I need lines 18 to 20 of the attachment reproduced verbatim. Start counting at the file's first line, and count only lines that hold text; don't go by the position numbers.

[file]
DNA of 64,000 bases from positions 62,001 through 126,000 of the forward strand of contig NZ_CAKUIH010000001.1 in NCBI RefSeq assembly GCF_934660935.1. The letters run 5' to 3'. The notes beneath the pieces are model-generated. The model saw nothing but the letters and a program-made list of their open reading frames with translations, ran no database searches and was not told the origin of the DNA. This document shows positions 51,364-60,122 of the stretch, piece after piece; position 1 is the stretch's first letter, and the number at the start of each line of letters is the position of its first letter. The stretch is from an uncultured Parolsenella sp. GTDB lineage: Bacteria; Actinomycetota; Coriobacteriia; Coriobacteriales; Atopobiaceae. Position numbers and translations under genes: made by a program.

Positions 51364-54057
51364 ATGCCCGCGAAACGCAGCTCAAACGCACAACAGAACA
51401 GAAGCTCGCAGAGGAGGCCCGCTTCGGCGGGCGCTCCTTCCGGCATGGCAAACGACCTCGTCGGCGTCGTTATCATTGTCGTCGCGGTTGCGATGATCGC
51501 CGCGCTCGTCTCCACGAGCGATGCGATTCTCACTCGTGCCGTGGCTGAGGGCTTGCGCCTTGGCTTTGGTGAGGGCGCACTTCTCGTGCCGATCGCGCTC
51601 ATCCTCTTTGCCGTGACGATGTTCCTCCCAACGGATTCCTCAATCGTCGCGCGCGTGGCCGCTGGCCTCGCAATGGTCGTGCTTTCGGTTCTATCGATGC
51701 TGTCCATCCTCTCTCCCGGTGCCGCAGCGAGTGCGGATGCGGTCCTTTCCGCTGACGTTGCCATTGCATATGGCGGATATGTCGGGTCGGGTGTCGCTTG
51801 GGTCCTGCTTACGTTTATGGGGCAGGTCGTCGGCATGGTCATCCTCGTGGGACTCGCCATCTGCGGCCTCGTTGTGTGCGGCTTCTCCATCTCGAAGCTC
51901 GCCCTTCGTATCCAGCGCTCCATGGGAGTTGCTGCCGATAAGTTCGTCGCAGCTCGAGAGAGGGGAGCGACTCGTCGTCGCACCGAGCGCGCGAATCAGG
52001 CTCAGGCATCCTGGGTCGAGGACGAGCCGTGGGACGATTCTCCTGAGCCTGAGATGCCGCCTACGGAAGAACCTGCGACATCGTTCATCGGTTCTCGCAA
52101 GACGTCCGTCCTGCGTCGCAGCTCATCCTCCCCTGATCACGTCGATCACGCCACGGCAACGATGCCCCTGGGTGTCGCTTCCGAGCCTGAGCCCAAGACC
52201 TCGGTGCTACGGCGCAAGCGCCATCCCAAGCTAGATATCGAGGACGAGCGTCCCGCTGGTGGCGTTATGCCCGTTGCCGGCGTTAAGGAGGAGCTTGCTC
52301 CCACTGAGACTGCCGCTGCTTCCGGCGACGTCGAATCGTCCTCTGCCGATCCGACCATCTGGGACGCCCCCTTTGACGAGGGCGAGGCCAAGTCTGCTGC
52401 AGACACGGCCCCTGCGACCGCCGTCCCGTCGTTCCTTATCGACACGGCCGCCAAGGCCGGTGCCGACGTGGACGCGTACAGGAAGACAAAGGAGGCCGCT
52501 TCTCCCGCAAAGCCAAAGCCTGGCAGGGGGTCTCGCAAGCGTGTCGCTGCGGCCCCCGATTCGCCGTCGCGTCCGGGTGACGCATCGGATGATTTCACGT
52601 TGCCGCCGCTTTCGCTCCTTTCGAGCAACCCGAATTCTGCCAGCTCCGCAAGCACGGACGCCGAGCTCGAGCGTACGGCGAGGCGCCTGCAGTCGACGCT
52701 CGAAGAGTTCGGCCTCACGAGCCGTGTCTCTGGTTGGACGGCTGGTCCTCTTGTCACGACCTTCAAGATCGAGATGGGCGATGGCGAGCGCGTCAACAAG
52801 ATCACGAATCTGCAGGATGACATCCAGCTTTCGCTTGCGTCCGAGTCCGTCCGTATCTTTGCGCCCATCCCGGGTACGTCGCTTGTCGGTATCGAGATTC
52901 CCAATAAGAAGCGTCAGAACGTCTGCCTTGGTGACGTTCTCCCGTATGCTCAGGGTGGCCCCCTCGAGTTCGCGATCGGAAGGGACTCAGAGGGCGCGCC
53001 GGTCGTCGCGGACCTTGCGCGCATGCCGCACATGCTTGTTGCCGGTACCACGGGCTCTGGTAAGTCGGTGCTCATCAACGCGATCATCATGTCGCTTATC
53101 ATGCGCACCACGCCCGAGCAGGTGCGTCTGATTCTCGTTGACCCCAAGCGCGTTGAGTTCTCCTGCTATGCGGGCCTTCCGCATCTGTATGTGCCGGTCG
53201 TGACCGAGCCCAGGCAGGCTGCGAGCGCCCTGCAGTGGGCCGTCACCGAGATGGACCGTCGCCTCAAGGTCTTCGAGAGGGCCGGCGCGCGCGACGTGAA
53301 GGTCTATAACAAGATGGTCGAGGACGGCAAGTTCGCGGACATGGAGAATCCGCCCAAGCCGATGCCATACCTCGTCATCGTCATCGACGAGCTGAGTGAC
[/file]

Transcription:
52801 ATCACGAATCTGCAGGATGACATCCAGCTTTCGCTTGCGTCCGAGTCCGTCCGTATCTTTGCGCCCATCCCGGGTACGTCGCTTGTCGGTATCGAGATTC
52901 CCAATAAGAAGCGTCAGAACGTCTGCCTTGGTGACGTTCTCCCGTATGCTCAGGGTGGCCCCCTCGAGTTCGCGATCGGAAGGGACTCAGAGGGCGCGCC
53001 GGTCGTCGCGGACCTTGCGCGCATGCCGCACATGCTTGTTGCCGGTACCACGGGCTCTGGTAAGTCGGTGCTCATCAACGCGATCATCATGTCGCTTATC